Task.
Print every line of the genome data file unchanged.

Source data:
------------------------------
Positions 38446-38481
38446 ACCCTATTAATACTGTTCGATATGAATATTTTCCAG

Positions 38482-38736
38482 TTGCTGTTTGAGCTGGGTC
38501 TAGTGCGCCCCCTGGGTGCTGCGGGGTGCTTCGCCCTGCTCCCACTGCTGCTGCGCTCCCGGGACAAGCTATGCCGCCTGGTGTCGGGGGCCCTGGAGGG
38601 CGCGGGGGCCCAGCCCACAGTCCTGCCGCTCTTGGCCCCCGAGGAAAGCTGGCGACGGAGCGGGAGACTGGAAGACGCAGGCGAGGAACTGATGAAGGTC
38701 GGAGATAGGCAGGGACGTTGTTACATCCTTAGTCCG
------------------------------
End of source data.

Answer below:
Positions 38446-38481
38446 ACCCTATTAATACTGTTCGATATGAATATTTTCCAG

Positions 38482-38736
38482 TTGCTGTTTGAGCTGGGTC
38501 TAGTGCGCCCCCTGGGTGCTGCGGGGTGCTTCGCCCTGCTCCCACTGCTGCTGCGCTCCCGGGACAAGCTATGCCGCCTGGTGTCGGGGGCCCTGGAGGG
38601 CGCGGGGGCCCAGCCCACAGTCCTGCCGCTCTTGGCCCCCGAGGAAAGCTGGCGACGGAGCGGGAGACTGGAAGACGCAGGCGAGGAACTGATGAAGGTC
38701 GGAGATAGGCAGGGACGTTGTTACATCCTTAGTCCG